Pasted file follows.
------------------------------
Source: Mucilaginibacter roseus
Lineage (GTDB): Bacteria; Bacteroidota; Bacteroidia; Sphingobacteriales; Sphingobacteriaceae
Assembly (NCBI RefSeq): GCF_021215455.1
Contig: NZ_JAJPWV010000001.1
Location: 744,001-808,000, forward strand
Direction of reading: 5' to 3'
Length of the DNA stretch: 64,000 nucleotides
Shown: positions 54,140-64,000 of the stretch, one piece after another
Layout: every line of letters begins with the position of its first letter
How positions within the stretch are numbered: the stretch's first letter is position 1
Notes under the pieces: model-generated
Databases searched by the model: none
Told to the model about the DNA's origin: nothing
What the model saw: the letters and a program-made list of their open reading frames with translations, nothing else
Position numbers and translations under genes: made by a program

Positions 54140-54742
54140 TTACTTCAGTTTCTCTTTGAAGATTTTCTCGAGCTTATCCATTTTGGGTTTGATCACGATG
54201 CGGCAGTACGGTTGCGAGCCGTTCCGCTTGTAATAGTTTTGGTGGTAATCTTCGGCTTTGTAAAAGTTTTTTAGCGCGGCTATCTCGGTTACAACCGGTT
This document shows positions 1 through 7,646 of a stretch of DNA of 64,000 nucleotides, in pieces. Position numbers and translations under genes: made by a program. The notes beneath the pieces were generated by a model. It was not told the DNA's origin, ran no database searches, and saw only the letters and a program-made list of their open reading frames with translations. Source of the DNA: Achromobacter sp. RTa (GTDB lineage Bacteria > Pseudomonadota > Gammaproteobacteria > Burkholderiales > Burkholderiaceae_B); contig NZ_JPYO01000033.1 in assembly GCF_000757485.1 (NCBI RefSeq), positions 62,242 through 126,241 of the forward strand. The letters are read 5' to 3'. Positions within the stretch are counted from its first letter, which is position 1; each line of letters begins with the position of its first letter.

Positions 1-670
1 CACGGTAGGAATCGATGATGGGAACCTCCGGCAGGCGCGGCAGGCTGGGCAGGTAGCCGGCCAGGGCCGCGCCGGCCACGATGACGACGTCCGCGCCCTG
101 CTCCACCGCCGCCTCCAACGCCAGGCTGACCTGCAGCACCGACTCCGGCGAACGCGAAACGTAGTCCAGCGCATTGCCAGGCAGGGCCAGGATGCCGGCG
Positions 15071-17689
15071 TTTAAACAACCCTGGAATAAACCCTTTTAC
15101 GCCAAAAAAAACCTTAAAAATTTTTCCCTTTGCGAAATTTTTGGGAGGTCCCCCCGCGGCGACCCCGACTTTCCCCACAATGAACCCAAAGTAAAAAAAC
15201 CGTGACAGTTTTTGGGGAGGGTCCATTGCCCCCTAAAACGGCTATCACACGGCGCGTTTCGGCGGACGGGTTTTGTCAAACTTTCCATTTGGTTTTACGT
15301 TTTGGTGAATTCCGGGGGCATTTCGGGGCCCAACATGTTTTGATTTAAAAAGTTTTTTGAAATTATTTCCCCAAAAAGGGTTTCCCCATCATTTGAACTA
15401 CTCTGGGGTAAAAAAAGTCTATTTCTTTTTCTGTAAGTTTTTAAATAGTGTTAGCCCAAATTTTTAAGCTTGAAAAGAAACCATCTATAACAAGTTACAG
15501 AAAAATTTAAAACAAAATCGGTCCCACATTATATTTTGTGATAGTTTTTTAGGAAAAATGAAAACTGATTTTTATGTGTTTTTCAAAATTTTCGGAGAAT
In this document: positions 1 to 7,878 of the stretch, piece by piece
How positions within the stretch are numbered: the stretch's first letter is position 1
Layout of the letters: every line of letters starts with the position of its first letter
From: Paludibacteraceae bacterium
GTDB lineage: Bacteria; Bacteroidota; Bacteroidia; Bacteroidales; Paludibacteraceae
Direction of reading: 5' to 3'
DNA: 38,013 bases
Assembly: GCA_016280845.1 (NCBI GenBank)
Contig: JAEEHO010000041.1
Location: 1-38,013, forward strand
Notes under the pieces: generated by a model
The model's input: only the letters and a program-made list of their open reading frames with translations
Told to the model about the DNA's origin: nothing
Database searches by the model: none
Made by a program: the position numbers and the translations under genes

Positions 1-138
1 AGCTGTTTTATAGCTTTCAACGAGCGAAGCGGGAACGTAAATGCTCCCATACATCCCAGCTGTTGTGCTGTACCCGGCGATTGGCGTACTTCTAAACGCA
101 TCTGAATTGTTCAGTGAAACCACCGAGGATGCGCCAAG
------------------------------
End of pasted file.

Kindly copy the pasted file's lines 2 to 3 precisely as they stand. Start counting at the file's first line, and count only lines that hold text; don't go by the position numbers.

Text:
Lineage (GTDB): Bacteria; Bacteroidota; Bacteroidia; Sphingobacteriales; Sphingobacteriaceae
Assembly (NCBI RefSeq): GCF_021215455.1